stars shill for products that didn’t exist when they were alive.Audiences know anything is possible, and we can’t tell the truth of what we’re seeing by looking at it.The picture no longer automatically speaks the name of its referent.
In the History Channel documentary The French Revolution, thirty-eight actors become a cinematic mob of hundreds of peasants, storming the Bastille.In a The Making of . . . featurette
for a recent feature film, the director happily explained how a hundred
extras became the audience for a public event in the story, digitally
duplicated until they filled the entire public space.So
technology now provides techniques that could turn a handful of actual
supporters or protestors into an apparent multitude for or against some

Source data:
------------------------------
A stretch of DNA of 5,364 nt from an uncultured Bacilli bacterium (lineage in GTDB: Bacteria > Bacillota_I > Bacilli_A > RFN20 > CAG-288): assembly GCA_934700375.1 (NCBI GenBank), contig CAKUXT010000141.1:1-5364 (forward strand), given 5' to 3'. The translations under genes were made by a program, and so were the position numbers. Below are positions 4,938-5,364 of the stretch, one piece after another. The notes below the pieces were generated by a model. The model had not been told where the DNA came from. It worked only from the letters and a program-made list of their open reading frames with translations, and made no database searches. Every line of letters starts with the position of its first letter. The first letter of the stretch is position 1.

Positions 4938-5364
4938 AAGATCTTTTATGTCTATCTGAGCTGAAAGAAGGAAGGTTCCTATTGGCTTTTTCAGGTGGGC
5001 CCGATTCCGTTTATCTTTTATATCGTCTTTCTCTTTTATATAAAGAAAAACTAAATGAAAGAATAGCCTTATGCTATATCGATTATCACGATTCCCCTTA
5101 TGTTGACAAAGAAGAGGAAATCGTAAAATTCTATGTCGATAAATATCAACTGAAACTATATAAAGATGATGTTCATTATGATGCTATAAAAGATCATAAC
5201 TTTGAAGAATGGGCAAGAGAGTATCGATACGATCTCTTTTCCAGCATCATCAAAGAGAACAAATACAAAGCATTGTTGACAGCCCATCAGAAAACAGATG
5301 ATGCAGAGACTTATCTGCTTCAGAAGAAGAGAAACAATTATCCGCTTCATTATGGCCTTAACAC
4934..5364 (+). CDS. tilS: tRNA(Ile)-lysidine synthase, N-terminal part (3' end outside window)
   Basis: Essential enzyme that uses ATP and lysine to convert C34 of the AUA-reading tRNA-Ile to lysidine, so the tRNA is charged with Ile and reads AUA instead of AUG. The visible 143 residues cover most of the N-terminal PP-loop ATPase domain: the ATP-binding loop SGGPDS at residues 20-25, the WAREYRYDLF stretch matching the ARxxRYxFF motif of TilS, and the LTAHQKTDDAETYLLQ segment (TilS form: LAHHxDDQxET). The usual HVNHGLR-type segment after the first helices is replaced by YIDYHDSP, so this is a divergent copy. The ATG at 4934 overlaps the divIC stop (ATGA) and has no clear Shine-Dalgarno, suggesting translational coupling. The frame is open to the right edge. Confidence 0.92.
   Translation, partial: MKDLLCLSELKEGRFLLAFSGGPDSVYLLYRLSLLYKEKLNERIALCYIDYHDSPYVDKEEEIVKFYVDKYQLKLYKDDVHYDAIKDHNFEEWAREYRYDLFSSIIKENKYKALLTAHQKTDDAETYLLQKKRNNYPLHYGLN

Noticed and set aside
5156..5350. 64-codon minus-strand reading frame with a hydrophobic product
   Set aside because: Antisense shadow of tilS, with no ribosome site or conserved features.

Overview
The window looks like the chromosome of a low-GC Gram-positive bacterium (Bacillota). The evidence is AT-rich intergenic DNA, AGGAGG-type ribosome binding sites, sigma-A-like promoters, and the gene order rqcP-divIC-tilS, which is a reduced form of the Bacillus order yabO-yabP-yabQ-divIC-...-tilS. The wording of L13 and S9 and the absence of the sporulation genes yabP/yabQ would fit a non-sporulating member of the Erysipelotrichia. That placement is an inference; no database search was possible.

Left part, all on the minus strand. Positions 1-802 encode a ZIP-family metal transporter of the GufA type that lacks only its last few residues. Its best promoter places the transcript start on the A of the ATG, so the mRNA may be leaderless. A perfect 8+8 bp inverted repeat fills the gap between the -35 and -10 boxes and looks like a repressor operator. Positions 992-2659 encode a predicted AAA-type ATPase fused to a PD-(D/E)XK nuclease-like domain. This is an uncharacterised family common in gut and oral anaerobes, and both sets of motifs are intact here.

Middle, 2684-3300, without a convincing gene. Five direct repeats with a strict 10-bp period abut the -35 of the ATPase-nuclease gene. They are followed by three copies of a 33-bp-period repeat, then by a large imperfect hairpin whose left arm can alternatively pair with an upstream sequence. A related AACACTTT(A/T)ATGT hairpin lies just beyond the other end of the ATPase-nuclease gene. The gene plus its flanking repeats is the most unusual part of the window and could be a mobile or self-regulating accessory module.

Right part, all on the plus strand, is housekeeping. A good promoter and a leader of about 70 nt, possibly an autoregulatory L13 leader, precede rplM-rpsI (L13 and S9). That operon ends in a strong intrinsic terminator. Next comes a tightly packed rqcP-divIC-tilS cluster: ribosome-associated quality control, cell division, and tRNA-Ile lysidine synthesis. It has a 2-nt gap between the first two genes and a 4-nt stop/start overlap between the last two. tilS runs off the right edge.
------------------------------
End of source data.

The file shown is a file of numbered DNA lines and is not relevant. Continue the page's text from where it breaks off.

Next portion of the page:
issue in a political or social documentary.
Global warming offers an excellent case in point, and I use it as an example several times in this book. First,
because it is a complex topic that brings together scientists from many
disciplines and involves research conducted over a century and a half.Therefore,
making a thorough documentary investigation of the subject would almost
certainly exceed the filmmaker’s own knowledge, requiring additional
research, most likely through interviews with a number of scientists
believed to be authorities on the topic. Second, because global warming clearly is a controversial issue, what you are likely to learn about it depends on whom you ask.On
one side is a group of scientists, politicians, and journalists who are
committed to the position that global warming is a looming crisis
caused by human activity, and that extreme measures are required
immediately to prevent a global catastrophe.Their motto
seems to be “Scientists Agree!” On the other side is a different group